nos-trum. pronunciation: \nos'-trum\. noun. Etymology: Latin, neuter of noster our, ours.
1. a medicine of secret composition recommended by its preparer but usually without scientific proof of its effectiveness.
2. a usually questionable remedy or scheme.
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Tuesday, August 14, 2007

COMMON SENSE MEDICINE

This was a well designed study. No benefit from these antioxidants for this group of diseases. People need a religion, whether it’s political causes or “natural” living…but they get soaked along the way.

D

A Randomized Factorial Trial of Vitamins C and E and Beta Carotene in the Secondary Prevention of Cardiovascular Events in Women

Results From the Women's Antioxidant Cardiovascular Study

Nancy R. Cook, ScD; Christine M. Albert, MD; J. Michael Gaziano, MD; Elaine Zaharris, BA; Jean MacFadyen, BA; Eleanor Danielson, MIA; Julie E. Buring, ScD; JoAnn E. Manson, MD, DrPH

Arch Intern Med. 2007;167:1610-1618.

Background Randomized trials have largely failed to support an effect of antioxidant vitamins on the risk of cardiovascular disease (CVD). Few trials have examined interactions among antioxidants, and, to our knowledge, no previous trial has examined the individual effect of ascorbic acid (vitamin C) on CVD.

Methods The Women's Antioxidant Cardiovascular Study tested the effects of ascorbic acid (500 mg/d), vitamin E (600 IU every other day), and beta carotene (50 mg every other day) on the combined outcome of myocardial infarction, stroke, coronary revascularization, or CVD death among 8171 female health professionals at increased risk in a 2 x 2 x 2 factorial design. Participants were 40 years or older with a history of CVD or 3 or more CVD risk factors and were followed up for a mean duration of 9.4 years, from 1995-1996 to 2005.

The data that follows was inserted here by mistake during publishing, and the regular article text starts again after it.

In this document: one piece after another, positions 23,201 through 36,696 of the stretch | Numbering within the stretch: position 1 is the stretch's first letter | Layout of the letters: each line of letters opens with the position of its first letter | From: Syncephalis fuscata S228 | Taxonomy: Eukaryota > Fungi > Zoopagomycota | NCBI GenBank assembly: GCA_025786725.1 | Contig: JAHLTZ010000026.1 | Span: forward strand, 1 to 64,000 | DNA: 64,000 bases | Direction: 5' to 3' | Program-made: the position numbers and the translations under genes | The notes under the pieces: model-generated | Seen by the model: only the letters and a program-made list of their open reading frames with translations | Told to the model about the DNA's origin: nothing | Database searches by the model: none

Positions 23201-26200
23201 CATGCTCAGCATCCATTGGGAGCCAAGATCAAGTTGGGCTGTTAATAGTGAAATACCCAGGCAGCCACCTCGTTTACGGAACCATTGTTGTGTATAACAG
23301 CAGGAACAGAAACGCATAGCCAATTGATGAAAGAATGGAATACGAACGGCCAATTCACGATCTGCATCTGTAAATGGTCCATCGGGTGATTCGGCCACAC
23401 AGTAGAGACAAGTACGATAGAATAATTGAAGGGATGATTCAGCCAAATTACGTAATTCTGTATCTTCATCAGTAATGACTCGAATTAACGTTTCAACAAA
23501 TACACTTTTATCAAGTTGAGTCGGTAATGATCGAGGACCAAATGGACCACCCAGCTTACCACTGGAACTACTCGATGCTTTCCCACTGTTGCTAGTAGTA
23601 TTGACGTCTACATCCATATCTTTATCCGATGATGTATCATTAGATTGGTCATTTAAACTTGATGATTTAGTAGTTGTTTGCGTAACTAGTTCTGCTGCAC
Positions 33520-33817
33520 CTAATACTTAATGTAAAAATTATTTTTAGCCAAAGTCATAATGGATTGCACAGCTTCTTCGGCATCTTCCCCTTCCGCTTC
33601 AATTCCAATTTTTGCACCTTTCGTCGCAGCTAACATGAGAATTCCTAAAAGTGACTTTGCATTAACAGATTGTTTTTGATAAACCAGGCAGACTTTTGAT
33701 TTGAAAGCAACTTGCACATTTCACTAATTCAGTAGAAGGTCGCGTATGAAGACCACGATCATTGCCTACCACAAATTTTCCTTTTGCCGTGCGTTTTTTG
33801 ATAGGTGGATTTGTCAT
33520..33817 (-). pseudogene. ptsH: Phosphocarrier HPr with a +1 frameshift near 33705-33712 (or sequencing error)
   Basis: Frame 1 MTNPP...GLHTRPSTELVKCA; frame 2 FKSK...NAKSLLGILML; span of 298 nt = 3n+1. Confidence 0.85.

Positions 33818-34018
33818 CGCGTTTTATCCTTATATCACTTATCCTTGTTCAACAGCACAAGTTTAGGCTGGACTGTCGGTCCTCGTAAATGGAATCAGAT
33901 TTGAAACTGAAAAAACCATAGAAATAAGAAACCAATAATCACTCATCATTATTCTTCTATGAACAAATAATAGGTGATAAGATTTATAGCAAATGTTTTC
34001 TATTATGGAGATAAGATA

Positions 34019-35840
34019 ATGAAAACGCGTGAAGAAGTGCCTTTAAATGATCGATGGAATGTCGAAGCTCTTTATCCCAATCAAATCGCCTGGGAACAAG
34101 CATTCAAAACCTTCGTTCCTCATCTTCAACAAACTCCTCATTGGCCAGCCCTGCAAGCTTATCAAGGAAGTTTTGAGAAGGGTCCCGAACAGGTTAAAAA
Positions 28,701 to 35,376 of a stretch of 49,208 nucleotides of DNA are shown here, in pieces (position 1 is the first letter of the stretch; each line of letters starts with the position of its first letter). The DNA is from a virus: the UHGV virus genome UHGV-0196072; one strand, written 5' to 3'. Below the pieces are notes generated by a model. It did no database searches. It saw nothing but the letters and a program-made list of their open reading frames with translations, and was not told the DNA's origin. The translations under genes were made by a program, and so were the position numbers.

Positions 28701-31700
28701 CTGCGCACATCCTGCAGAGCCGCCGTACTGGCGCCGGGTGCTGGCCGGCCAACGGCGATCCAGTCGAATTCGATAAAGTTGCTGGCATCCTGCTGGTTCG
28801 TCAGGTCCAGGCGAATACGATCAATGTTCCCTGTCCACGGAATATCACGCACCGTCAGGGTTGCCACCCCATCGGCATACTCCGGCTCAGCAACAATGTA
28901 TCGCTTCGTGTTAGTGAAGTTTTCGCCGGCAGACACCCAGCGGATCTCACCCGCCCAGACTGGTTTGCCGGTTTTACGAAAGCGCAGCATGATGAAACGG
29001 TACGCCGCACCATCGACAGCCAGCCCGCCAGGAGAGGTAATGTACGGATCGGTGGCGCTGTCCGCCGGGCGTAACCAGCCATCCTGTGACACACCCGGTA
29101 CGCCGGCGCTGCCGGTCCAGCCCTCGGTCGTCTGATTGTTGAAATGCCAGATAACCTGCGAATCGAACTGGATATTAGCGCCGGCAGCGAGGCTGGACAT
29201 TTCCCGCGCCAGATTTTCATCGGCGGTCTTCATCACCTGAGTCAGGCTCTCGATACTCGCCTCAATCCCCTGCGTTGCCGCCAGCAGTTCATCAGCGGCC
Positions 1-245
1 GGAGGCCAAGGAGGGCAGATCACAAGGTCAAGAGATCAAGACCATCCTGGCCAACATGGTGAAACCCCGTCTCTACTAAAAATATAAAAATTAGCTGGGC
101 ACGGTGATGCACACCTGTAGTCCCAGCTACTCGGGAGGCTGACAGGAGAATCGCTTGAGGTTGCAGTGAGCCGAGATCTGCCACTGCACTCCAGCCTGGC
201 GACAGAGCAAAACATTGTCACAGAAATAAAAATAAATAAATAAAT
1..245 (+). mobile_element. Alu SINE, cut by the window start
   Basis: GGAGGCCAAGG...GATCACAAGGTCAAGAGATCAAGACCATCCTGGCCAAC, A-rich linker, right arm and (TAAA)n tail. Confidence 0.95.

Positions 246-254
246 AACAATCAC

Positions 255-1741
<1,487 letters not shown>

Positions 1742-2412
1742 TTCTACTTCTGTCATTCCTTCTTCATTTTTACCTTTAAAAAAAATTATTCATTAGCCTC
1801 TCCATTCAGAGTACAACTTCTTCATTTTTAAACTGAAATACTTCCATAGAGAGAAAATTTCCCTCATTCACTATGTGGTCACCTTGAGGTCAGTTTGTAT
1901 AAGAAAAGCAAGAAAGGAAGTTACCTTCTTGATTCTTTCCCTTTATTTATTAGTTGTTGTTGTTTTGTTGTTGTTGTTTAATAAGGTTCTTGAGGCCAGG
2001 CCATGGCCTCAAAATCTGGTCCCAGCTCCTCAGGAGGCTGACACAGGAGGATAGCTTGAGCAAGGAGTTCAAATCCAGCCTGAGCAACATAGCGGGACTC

Results A total of 1450 women experienced 1 or more CVD outcomes. There was no overall effect of ascorbic acid (relative risk [RR], 1.02; 95% CI, 0.92-1.13 [P = .71]), vitamin E (RR, 0.94; 95% CI, 0.85-1.04 [P = .23]), or beta carotene (RR, 1.02; 95% CI, 0.92-1.13 [P = .71]) on the primary combined end point or on the individual secondary outcomes of myocardial infarction, stroke, coronary revascularization, or CVD death. A marginally significant reduction in the primary outcome with active vitamin E was observed among the prespecified subgroup of women with prior CVD (RR, 0.89; 95% CI, 0.79-1.00 [P = .04]; P value for interaction, .07). There were no significant interactions between agents for the primary end point, but those randomized to both active ascorbic acid and vitamin E experienced fewer strokes (P value for interaction, .03).

Conclusion There were no overall effects of ascorbic acid, vitamin E, or beta carotene on cardiovascular events among women at high risk for CVD.

Doc D

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